The Supreme Court on Thursday struck down as unconstitutional the Securities and Exchange Commission's system of using in-house judges to decide conflicts, delivering a blow to the agency by potentially jeopardizing enforcement decisions

In a ruling that crossed political lines and represented a victory for the Trump administration, the high court said the SEC's so-called administrative law judges are "officers" of the U.S. subject to the Constitution's Appointments Clause. That means they should be named by the SEC's commissioners. The SEC considers its five judges employees of the agency and they are hired by the staff.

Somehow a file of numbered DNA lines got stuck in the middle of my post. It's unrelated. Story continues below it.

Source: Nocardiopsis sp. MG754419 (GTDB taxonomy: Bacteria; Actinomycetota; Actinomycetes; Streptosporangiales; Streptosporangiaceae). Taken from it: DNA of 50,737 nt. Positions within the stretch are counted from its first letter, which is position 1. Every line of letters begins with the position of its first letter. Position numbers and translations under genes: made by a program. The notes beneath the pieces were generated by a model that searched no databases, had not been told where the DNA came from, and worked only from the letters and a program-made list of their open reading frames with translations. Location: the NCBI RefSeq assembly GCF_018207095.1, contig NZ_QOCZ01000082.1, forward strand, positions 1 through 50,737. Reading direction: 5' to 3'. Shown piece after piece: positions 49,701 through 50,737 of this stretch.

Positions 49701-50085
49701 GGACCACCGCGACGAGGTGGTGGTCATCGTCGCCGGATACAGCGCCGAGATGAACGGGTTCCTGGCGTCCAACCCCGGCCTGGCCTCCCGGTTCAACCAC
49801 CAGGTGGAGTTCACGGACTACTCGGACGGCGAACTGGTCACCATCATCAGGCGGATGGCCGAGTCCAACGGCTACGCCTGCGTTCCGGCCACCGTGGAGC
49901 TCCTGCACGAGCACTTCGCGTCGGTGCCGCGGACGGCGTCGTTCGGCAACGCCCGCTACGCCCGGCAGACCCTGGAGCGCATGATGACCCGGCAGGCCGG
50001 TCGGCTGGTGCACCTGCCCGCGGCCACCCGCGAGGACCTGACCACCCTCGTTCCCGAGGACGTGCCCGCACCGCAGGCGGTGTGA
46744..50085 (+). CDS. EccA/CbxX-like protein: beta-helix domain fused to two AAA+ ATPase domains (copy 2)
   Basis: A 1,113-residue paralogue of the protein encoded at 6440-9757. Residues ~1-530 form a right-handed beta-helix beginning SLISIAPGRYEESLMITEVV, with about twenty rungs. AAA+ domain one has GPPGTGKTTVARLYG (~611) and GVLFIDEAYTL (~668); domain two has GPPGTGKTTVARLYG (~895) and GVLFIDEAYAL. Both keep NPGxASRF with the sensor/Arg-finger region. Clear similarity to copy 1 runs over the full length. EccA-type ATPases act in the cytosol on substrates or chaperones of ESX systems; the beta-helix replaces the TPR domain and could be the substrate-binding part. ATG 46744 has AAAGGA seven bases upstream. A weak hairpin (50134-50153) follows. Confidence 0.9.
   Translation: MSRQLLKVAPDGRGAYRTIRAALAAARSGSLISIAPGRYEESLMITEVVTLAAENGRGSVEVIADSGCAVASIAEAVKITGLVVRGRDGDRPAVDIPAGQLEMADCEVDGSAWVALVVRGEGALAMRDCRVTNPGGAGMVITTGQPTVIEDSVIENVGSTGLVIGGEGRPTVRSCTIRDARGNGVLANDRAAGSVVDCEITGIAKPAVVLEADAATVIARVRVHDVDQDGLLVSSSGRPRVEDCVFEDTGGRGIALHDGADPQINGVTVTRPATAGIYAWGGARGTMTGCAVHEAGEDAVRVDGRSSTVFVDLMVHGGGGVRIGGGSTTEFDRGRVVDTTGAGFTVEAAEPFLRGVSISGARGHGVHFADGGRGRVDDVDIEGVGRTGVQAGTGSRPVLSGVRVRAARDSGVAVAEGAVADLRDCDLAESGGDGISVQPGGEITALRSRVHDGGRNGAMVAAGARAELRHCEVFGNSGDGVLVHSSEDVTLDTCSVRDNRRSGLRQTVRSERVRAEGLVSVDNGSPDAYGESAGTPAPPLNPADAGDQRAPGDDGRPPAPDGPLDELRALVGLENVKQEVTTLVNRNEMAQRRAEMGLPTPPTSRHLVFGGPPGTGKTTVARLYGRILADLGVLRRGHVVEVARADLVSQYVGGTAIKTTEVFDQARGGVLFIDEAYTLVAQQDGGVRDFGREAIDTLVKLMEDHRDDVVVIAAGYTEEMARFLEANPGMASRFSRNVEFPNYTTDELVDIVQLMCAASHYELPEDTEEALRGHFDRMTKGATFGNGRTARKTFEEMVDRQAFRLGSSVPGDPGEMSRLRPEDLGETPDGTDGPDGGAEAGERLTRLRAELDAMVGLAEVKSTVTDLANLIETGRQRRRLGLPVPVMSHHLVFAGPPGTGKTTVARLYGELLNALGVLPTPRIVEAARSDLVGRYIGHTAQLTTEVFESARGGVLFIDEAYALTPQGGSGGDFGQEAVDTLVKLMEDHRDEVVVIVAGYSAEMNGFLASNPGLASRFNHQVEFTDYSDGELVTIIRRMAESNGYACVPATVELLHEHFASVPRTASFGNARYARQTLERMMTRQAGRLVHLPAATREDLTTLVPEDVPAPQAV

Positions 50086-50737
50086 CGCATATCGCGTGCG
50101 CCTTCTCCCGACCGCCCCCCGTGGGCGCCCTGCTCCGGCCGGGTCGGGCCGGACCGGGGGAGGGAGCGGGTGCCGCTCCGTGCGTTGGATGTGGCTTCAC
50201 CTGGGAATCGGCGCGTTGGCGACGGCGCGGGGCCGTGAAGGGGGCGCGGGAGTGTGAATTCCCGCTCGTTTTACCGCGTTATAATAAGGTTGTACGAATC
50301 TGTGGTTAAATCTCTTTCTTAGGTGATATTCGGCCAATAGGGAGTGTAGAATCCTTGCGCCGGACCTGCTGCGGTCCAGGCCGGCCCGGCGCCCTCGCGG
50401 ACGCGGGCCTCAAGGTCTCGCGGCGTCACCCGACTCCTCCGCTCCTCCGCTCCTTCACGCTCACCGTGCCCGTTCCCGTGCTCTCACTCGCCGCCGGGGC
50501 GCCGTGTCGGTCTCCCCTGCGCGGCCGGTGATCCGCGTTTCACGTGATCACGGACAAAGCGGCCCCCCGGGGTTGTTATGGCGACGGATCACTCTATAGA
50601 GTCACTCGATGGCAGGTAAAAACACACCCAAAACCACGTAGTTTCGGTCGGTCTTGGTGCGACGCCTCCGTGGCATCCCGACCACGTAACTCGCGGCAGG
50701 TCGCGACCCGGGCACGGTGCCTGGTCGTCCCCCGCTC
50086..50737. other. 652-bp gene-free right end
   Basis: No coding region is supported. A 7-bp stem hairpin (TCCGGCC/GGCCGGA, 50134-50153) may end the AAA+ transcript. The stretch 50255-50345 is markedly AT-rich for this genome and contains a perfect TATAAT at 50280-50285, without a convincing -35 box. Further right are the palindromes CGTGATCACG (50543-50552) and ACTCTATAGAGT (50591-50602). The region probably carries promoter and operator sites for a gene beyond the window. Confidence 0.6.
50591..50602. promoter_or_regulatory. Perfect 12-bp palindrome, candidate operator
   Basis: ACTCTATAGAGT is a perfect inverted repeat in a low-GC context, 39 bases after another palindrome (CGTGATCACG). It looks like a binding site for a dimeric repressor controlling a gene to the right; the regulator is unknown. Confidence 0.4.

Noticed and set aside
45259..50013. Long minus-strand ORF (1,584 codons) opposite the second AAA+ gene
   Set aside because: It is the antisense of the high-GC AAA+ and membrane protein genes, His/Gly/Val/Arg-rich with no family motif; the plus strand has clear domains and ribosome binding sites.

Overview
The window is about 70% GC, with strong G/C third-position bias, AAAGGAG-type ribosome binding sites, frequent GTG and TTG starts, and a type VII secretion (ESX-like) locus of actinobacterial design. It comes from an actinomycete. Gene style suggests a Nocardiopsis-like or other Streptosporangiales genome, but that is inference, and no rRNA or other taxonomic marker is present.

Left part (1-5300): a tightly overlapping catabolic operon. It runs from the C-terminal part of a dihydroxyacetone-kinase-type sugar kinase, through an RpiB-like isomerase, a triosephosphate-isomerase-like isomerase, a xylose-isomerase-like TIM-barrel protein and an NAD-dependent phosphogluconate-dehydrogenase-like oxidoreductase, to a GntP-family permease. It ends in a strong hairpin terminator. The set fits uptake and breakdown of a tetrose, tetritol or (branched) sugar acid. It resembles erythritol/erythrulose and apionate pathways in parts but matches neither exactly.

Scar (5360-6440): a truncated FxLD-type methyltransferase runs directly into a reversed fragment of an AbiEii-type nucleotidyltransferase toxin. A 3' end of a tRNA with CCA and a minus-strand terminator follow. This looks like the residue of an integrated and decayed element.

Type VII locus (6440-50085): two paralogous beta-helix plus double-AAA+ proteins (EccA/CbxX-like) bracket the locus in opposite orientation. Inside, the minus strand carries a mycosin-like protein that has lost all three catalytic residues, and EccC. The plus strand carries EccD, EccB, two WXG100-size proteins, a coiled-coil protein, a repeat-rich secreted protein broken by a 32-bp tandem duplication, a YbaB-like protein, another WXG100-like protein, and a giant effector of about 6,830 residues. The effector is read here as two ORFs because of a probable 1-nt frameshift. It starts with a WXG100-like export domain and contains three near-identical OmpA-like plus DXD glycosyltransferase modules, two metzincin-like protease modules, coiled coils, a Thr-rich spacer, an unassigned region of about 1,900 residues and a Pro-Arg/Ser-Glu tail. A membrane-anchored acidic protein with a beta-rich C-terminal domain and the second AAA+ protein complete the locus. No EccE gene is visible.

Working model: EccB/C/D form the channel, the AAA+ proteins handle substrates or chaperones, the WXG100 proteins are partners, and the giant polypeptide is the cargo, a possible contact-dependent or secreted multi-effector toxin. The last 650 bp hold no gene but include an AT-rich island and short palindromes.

It's unclear how wide the fallout from the Supreme Court ruling will be on other agencies, but one lawyer said it could be substantial.

"I am guessing that there are a fair number of [administrative law judges] who have this kind of authority," said Norman Goldberger, Practice Leader of Ballard Spahr's Securities Enforcement and Corporate Governance Litigation Group. "And if they do, they are going to in the same situation."

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